Category Archives: Punt!

Creamy Corn and Roasted Pepper Soup Review (and Bonus Recipe)

Gentle Readers, there are few things that are simpler and more diverse than soup. Yes, scratch soups are awesome, and I’ve got many a previous post on them. However, when you have 10 minutes to feed the troops, it never hurts to have some Punt! options on hand. Enter the line of Trader Joe’s boxed soups. Often available as organic and low-sodium, they, to use the vernacular, rock.

Creamy Corn and Rosted Pepper Soup from Trader Joe's

Creamy Corn and Rosted Pepper Soup from Trader Joe’s

Today we’ll be reviewing the Creamy Corn and Roasted Pepper Soup. Do not mistake this for a red pepper, it is in fact a green one. The soup is not overly think, and has a distinct Southwestern flair. I’ve found many of the soups run fairly sweet, and this is no exception. Well balanced, it was a hit with the whole of Team Practical Cook.

It's not easy being green, soup.

It’s not easy being green, soup.

But wait, there’s more! Feeding vegetarians, growing vegetarians, is no simple task. To make this meal more substantial, we doctored the soup. Here’s how.

Creamy Corn and Roasted Pepper Soup Recipe Suggestion

1 box Trader Joe’s Cream Corn and Roasted Pepper Soup
1 can garbanzo beans, drained and rinsed well
1/2 can of quartered artichoke hearts, drained
handful of crushed tortilla chips

In a medium pot over medium heat, bring the soup to a boil. (Tip, open and pour it into the pot, do not add the box whole.) When the soup comes to a simmer, add the chickpeas and artichoke hearts. Simmer for 10 minutes. Serve, topped with a smattering of crushed tortilla chips.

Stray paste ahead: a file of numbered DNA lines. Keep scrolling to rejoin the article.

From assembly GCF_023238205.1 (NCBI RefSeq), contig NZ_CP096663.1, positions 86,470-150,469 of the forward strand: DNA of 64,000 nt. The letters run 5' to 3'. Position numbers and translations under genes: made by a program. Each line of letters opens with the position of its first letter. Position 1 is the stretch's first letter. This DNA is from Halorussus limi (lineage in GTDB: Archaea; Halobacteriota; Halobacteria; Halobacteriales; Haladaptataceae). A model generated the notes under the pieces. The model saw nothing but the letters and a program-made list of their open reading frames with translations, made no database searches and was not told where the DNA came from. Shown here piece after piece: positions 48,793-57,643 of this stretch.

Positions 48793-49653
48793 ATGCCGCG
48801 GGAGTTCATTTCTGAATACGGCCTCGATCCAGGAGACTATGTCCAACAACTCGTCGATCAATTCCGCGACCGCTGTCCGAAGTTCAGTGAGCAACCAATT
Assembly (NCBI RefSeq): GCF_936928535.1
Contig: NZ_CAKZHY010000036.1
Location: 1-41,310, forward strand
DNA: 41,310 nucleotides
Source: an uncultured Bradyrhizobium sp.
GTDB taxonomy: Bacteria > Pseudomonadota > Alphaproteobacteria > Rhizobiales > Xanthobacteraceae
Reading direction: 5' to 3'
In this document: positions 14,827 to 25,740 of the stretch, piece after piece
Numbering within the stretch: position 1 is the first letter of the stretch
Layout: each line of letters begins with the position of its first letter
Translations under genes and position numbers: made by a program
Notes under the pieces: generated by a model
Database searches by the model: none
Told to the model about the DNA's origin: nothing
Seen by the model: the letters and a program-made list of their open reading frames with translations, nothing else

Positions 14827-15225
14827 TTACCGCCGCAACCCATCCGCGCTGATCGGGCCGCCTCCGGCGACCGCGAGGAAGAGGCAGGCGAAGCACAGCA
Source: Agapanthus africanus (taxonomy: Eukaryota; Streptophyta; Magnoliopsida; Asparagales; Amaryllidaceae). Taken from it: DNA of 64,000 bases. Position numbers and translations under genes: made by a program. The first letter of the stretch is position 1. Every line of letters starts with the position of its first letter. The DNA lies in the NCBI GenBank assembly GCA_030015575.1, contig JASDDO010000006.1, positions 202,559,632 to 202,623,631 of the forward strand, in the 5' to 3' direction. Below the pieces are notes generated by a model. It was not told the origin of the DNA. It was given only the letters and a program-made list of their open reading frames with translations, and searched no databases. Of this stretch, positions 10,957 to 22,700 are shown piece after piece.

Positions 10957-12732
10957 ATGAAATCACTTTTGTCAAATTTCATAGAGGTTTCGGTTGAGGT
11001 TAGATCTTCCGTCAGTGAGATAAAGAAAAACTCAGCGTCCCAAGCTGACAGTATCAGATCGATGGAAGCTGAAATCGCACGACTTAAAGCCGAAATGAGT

Chickpeas and artichokes add protein and dimension to the soup, chips add crunch and bring out the corn flavor.

Chickpeas and artichokes add protein and dimension to the soup, chips add crunch and bring out the corn flavor.

If you like heat, consider garnishing with fresh or pickled jalepeño in a fine dice.

This soup is truly delicious, and making it a more complete meal is obscenely easy. You can thank me later. Perhaps with the extra time you can make some cookies.

Are you a fan of boxed soups? Have you tried the Trader Joe’s line? Do you think I live in the store? Comment below.

Send your kitchen confessions, food dilemmas, and poundcakes to practical cook at gmail dot com. Connect on Facebook: The Practical Cook Blog. (Thanks in advance for spreading The Practical Cook Blog word. Press “like” on Facebook today! Also, follow the food pictures on Instagram @amylewi.)

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Coming up next, it’s Sunday Sunday Sunday! Weekly Menus Time.

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The Art of Leftover Surprise

Gentle Readers, The Practical Cook celebrates leftovers. Yes, even the tiny bits. There’s always soup or some complex reintroduction, but there’s also a bowl, a tortilla, and some imagination. After a travel week, there’s inevitably more food in my house than when I left (looking at you TPC’s Mom).

Summer Thanksgiving Feast

Summer Thanksgiving Feast

You see, I am Southern. Culturally, this means my mother has to feed the Juniors as if they were on the brink of starvation at all times. Fortunately for my newly minted vegetarian, I am from a farming family, so this means approximately 20 vegetables are served at any given meal. This may sound a bit exaggerated, but it really is not.

Cucumbers and Onions

Cucumbers and Onions

So I return from trips to find various bits and pieces. I’ve learned to accept this, even as my OCD self yearns to see the back of my fridge. With an extreme case of jet-lag and “event kennel cough” (my new favorite term, not one I coined myself), complex repackaging of food was not in the cards.

A lot of little leftovers can add up to a whole meal.